Entries in santa cruz guitar company (6)


I love me some Santa Cruz guitars...


The down-low low-down: Thoughts on baritone guitars

The band I play in (as in we've had 3 gigs in 18 months!) is currently configured with three acoustic guitar players, a mandolin player and vocalist, and a multi-instrumentalist (mandolin, banjo, slide guitar, acoustic guitar); sometimes we have a bass player as well. I count as one of the acoustic guitar players, and with three of us it can be too much of the "same thing" if we're all playing in the same position. So last week I decided to change things up and brought out my Santa Cruz Bob Brozman baritone (BBB). I got a great deal on this guitar a few years back, and have primarily kept tuned down to C# (i.e., three half-steps below standard tuning) or D (two half-steps) with standard medium strings. Mine is the standard model with the back and sides made from mahogany and a sitka spruce top, rather than the pricier koa and German spruce models. Unlike the one pictured below, mine came with a factory pickguard.

To compliment the band, I decided to throw heavier "baritone"-gauged strings on the BBB and tuned down to B. I figured that this would work best in terms of being able to play along with most of our songs while staying in common chord shapes. B is pretty low for an instrument with a 27" scale; most baritones that go down that low are 28-29". Before I got the BBB, I had a maple-bodied Tacoma baritone with a 29" scale, and I found it to be more than I could handle, both on the left hand and also in terms of the large body. So when I had the opportunity to get the BBB (at a great price), I jumped at it because it's a much more manageable instrument.

I was suprised that the BBB took the B tuning pretty well. The low B string wasn't too floppy and actually had more punch than I was expecting. It certainly doesn't blow the roof off or rumble the house's foundation, but it is satisfying and mixed in with the other instruments in the band well. So I'm well on my way to becoming my band's baritone guitar player...

Although the BBB works well, given my bouts with G.A.S., I started thinking about the other baritones out there. As well as the BBB fits the bill, I like it in C# or D tuning, and wondered if I should leave it there and find another baritone to take down to B. Since B and C#/D need different string gauges, it's not easy to go between them. Maybe I need two baritones...One for B and another for C#/D?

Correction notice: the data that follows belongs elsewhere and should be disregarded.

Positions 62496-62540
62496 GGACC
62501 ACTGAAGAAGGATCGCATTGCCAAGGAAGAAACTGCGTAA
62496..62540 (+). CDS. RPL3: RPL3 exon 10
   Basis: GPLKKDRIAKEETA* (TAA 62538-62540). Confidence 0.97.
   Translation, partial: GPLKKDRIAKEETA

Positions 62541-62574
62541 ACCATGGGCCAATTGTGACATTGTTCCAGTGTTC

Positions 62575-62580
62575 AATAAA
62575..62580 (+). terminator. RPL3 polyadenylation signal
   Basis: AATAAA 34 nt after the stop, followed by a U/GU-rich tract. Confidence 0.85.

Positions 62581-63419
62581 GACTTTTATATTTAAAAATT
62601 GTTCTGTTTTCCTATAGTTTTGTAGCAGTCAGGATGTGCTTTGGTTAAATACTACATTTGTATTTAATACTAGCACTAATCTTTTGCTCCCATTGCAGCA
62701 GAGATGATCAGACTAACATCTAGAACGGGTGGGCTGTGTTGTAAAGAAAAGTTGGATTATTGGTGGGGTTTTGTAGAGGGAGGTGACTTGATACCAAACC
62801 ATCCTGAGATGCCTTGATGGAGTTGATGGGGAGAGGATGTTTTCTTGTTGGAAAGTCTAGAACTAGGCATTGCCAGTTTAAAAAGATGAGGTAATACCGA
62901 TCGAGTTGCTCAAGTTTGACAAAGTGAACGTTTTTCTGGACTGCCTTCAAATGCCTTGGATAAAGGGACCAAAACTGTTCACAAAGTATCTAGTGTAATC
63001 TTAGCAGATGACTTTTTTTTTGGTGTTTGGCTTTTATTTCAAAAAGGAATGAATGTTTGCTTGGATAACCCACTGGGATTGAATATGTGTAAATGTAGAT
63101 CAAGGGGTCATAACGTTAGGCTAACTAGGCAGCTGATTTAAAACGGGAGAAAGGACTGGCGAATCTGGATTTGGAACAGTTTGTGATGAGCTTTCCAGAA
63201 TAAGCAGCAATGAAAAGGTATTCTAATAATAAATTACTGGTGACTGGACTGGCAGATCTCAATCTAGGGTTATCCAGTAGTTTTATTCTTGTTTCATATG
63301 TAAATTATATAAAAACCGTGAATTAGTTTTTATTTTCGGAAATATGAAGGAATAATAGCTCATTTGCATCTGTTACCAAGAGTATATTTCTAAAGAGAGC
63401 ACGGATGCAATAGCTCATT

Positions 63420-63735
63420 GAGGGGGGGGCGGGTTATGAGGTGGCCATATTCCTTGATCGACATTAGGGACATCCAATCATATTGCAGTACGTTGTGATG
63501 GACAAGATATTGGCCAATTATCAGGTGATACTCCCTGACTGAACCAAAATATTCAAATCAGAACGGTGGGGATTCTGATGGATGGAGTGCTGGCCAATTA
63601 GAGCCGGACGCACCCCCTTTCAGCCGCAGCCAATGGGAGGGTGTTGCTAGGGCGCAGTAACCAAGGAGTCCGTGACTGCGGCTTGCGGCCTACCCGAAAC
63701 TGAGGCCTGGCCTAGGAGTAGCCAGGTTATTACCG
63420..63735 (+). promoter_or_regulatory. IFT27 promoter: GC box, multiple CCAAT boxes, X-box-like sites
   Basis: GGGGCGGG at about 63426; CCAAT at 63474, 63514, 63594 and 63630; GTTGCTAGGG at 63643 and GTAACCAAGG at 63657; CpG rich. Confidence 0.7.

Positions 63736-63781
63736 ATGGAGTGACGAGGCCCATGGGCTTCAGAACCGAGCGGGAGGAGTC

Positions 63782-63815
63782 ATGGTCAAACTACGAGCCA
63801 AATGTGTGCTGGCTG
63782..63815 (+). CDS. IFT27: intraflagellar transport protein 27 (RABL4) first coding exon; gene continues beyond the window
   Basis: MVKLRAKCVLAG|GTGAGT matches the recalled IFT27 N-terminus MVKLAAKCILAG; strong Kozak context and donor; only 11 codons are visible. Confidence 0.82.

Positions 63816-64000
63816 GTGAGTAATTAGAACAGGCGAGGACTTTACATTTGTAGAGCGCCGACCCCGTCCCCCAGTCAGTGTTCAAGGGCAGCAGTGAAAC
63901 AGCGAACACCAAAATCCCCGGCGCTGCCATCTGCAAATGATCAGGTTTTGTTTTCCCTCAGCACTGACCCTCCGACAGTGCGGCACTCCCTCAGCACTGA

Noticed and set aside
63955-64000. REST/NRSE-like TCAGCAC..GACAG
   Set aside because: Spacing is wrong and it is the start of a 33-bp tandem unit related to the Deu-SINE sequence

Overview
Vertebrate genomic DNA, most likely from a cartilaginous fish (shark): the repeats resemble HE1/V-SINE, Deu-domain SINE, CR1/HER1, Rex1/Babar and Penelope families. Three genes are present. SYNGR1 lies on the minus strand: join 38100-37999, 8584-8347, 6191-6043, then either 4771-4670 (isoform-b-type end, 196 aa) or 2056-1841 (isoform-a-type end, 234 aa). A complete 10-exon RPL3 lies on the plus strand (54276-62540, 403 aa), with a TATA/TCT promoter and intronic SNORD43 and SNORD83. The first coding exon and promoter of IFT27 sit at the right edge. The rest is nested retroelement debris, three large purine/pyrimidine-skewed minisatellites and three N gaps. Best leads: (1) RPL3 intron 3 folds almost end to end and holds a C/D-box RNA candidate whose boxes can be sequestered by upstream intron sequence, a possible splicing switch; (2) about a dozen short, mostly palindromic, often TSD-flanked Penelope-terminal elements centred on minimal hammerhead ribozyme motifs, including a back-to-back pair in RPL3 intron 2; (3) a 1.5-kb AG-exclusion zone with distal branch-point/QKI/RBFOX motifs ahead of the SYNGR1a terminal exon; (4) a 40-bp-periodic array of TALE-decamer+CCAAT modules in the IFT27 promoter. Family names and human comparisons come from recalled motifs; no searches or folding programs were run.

The Taylor Baritone is an interesting model in that it is 27" scale, designed to go down to B. There are also two models, a standard 6-string and a 8-string that includes octave strings for the 3rd and 4th strings (akin to a 12-string guitar). The idea is that the two octave strings add some "sparkle. So, in theory it would make a great second baritone since it would give a different tuning (B...so I could return the BBB to C#), has the octave strings for variety, and has a pickup (i.e., good for playing out).

I tracked an 8-string Taylor Baritone down at a local shop. I've had a few Taylors in the past, but haven't really been into them in about 10 years. I was shocked to see how much the Taylor line has expanded since I got my 355 12-string in 1998; it was overwhelming. The number of Martin models has similarly grown, although though I have (mostly) kept up with those lines. The 8-string Taylor is a really elegant guitar; it seems similarly appointed to the 800-series (i.e., rosewood, abolone rosette). At one point I was enamoured with a Taylor 814 (although I never did get one); this guitar seems like a slightly oversized version of that guitar, although it's surprisingly comfortable to play. It certainly not as cumbersome as the Tacoma baritone.